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01 Mar 2020

Insurers dispute priority of coverage when car strikes man climbing into his vehicle.

by Admin
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Liberty Mutual Insurance v. Intact Insurance, 2019 NLCA 76

On April 13, 2017, Mervin Bridle was standing behind his employer's vehicle, a large SUV, loading equipment into the trunk.  Mr. Bridle heard another vehicle moving behind him and turned to see a Chevrolet Silverado coming towards him in reverse.  In a desperate attempt to avoid being struck, Mr. Bridle tried to jump into the trunk of his employer’s vehicle.  Tragically, Mr. Bridle’s legs were crushed between the two vehicles, resulting in amputation of both of his legs above the knee.

Both the employer’s vehicle and the Chevrolet Silverado carried Section B no fault insurance benefits.  Intact Insurance insured Mr. Bridle’s employer’s vehicle and Liberty Mutual Insurance insured the Chevrolet Silverado.    

Intact and Liberty applied to the Court for a determination as to which insurance policy was responsible to pay Mr. Bridle’s Section B benefits.  Pursuant to Newfoundland and Labrador’s Automobile Insurance Act, when the occupant of a vehicle is injured, that vehicle’s insurer is primarily responsible to pay the injured person’s Section B benefits.  Alternatively, if the injured person is a pedestrian, the insurer of the vehicle that struck him is primarily responsible to pay the Section B benefits.  The applications judge determined Mr. Bridle was not an occupant of his employer's vehicle at the time of the accident.  Mr. Bridle was loading the vehicle’s trunk at the time, he was not entering or getting into the vehicle.  Therefore, Liberty was primarily responsible to pay Mr. Bridle’s Section B benefits.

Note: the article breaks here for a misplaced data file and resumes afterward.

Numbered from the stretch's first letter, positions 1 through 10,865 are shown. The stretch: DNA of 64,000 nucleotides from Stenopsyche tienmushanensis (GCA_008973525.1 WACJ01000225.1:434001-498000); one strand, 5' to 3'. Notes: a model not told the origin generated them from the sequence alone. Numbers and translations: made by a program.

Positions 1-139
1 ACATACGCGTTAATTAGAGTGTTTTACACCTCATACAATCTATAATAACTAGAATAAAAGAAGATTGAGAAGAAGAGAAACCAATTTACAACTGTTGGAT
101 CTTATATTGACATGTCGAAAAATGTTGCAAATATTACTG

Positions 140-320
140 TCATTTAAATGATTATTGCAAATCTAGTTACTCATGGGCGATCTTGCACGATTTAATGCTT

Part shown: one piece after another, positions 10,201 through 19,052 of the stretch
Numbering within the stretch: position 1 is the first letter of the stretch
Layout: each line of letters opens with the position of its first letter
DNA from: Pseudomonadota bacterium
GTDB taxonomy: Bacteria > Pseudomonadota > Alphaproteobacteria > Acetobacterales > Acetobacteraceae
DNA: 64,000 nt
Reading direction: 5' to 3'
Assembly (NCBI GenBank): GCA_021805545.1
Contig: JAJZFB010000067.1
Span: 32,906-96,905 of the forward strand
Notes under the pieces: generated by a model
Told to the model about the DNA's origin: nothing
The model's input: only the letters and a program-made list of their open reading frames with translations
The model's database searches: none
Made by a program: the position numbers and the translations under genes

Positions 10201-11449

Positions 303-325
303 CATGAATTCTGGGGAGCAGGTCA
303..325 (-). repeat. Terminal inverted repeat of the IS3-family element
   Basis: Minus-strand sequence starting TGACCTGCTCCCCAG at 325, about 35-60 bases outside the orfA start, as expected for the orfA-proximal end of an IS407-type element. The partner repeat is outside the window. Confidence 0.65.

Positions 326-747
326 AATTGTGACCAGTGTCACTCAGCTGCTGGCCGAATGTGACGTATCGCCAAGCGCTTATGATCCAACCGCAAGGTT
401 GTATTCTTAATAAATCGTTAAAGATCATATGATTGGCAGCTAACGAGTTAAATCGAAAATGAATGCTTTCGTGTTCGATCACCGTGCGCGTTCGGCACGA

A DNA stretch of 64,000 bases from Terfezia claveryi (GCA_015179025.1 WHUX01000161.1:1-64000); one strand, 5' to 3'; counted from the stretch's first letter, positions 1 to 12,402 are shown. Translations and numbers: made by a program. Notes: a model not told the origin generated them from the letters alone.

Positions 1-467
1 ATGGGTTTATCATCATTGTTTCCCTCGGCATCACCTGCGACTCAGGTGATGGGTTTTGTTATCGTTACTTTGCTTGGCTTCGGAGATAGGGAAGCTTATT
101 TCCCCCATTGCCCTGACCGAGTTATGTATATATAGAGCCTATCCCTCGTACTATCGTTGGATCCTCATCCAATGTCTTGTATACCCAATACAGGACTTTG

Liberty appealed.  The Newfoundland and Labrador Court of Appeal allowed the appeal.  The applications judge failed to consider Mr. Bridle's testimony regarding his actions immediately prior to the collision.  Directly before the collision, Mr. Bridle said he was trying to jump into the vehicle.  Because Mr. Bridle was injured while trying to enter the vehicle, he was an “occupant” under the Act.  Thus, Intact was primarily responsible to pay Mr. Bridle’s Section B benefits.

You can read Liberty Mutual Insurance v. Intact Insurance, 2019 NLCA 76 here.